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Found Feminism: Ann Summers Models

2012 February 9

Oh, this one is a doozy.

I wanted to include it because the responses I’ve been getting to it have been quite wide ranging. So, the story begins with that bastion of the High Street Sex Shops, Ann Summers, of whom I have always been reasonably supportive, despite their addiction to itchy lace and the colour pink.
Three white women stand wearing red and black underwear. The middle woman is curvy, with pale skin, rounded stomach and long black hair. She is the winner of the Ann Summers Modelling competition. Image via Ann Summers, used under Fair Use guidelines.

Why do I like them? Because in a world where sex, especially female participation and enjoyment is still taboo, this is a store that unashamedly caters to women and makes sex toys understandable, fun and available.

Together with the revolutionary Ann Summers parties, which are still going today, it provides safe adult sexual education away from schools or the XXX signage of the sleazy, intimidating stores of old. You can still find those stores in some parts of Soho, if you fancy something retro. Pack your own mac.

I love Lucy!

Anyway, Ann Summers ran a modelling competion, and now their windows are full of the image above. The winner, in the middle, is Lucy from Portsmouth. The vote was public and Lucy secured enough votes from whoever votes in public modelling competitions. The general public, I guess, which means that the general public have a very different, and arguably more representational, view of what a sexy woman looks like compared with the usual imagery.

I like the fact that Lucy is a size 16 (I believe that would be just about an ‘average’ size, right?). I like that she has won something she wants to win, that she is smiling and happy and confident. Part of feminism is about being able to look sexy and to enjoy looking sexy – without being called a slut, and without feeling as if you need to starve yourself to death. In which case, hurrah for Lucy!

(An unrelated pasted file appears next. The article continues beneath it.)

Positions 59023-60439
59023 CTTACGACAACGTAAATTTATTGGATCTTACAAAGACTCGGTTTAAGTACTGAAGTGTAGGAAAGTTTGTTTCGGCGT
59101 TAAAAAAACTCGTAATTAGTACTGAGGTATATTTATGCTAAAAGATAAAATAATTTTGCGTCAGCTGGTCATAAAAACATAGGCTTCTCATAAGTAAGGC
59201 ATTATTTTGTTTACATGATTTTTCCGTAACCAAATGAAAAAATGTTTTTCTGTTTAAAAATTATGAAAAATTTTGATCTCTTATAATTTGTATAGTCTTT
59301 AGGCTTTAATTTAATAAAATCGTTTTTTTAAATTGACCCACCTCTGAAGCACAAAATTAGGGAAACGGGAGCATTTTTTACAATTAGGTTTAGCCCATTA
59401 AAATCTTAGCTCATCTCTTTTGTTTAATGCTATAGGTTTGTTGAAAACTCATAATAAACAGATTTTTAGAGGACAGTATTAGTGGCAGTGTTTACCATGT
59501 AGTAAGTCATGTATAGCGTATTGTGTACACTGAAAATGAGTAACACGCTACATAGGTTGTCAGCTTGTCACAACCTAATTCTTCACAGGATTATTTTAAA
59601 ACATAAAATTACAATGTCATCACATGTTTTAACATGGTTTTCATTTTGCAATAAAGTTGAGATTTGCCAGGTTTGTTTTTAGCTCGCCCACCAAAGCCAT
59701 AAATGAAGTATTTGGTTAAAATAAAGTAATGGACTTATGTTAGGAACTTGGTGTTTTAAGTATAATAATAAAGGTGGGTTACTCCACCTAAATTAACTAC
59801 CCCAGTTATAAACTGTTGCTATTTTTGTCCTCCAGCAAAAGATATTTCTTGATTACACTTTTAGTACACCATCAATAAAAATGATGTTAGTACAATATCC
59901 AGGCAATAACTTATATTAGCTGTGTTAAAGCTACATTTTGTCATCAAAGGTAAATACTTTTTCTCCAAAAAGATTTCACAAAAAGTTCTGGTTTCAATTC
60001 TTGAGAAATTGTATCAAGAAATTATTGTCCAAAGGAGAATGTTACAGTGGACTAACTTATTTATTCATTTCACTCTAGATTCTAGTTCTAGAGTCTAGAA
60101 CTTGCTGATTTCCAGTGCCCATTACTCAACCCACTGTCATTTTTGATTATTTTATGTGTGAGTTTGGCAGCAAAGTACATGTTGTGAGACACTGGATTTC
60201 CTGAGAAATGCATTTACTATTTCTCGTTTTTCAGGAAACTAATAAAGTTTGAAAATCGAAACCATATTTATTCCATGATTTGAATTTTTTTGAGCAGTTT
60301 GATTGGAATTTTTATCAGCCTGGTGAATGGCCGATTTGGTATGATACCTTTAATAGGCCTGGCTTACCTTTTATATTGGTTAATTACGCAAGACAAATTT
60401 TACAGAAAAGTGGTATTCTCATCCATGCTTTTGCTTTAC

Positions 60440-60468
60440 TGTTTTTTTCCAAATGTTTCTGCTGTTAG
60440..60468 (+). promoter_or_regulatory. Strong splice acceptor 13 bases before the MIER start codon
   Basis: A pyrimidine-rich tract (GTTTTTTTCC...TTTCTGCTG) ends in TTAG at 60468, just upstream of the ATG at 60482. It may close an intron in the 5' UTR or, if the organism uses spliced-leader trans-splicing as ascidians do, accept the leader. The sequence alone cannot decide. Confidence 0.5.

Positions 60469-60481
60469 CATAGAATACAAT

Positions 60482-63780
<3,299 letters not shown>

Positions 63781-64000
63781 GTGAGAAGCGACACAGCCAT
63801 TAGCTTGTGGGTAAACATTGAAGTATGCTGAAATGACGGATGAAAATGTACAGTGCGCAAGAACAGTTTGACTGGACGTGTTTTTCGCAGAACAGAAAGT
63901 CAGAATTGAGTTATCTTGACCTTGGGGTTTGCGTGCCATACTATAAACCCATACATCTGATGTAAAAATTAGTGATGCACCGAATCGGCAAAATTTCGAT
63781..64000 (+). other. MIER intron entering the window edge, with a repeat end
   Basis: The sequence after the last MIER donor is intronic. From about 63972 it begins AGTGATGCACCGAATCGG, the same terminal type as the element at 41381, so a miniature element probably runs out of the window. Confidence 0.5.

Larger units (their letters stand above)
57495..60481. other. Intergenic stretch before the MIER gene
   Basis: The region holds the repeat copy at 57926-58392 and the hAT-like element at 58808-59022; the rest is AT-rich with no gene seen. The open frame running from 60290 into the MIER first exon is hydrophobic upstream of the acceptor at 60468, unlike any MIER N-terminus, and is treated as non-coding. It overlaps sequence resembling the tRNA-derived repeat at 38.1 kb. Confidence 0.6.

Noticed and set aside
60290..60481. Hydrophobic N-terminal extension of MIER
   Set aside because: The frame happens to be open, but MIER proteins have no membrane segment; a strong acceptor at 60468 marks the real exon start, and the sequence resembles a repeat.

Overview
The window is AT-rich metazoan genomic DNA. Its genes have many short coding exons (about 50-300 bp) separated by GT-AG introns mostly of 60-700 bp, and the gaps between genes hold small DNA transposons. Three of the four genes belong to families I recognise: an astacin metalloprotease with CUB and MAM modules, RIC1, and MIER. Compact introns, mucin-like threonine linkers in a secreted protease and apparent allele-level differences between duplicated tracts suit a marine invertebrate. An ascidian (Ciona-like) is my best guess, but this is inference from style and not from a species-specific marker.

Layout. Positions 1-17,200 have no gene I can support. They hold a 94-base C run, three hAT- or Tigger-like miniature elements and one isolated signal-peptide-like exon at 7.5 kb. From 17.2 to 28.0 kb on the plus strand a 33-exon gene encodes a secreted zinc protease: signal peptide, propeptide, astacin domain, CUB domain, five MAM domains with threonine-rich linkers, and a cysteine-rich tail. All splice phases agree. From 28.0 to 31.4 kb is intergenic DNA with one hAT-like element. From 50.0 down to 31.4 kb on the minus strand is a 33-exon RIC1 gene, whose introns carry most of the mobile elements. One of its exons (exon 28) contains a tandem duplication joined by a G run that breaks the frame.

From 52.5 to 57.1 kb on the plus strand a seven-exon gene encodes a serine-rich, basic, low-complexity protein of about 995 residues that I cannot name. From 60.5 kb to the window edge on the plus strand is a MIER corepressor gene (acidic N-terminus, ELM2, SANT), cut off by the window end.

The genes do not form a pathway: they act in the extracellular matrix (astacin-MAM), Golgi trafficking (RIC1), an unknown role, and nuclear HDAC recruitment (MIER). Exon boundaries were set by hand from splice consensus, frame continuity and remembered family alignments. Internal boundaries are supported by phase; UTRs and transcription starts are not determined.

I don’t know whether I love Lucy, I’m conflicted!

But part of me, perhaps a churlish and mean spirited part, wishes she’d won something else. Something where she kept her clothes on. Something that wasn’t about a narrow definiton of sexiness as standing around in red and black underwear for men to gawp at you.

I don’t like the idea of model competitions full stop – the whole idea that there are winners and losers in a world of body standards. There are too many women, too many shapes of their bodies, for there to be ‘correct’ ones. Sexiness isn’t about size. And this makes it about size. It makes it about “skinny” and “fat” – which is that Marilyn meme all over again, frankly.

Maybe I do love Lucy!

Yet there she is. On the high street. In a shop which is for women. And most of the women I talked to about this thought it was amazing, and when I put my objections about the sexualisation of women to them, they pointed out that this was Ann Summers, which is a sex shop, dammit, and that it was like me complaining that there were chocolates in Thorntons. They had a point. As did all of my friends who do like sexy, lacy (even pink) underwear.

I don’t know, I really don’t. Over to you…

6 Responses leave one →
  1. February 9, 2012

    I think it’s possible to both love and not love Lucy at the same time.

    As feminists we have ideals that we are always working towards. One of them is to live in a world where the “whole idea that there are winners and losers in a world of body standards” has become non-existent. Yet we do not live in that world and whilst we aim for it we can still cheer when a different view of what is sexy breaks through to stand beside the very homogeneous ideals we are fed daily.

  2. Metal-eating arachnid permalink
    February 9, 2012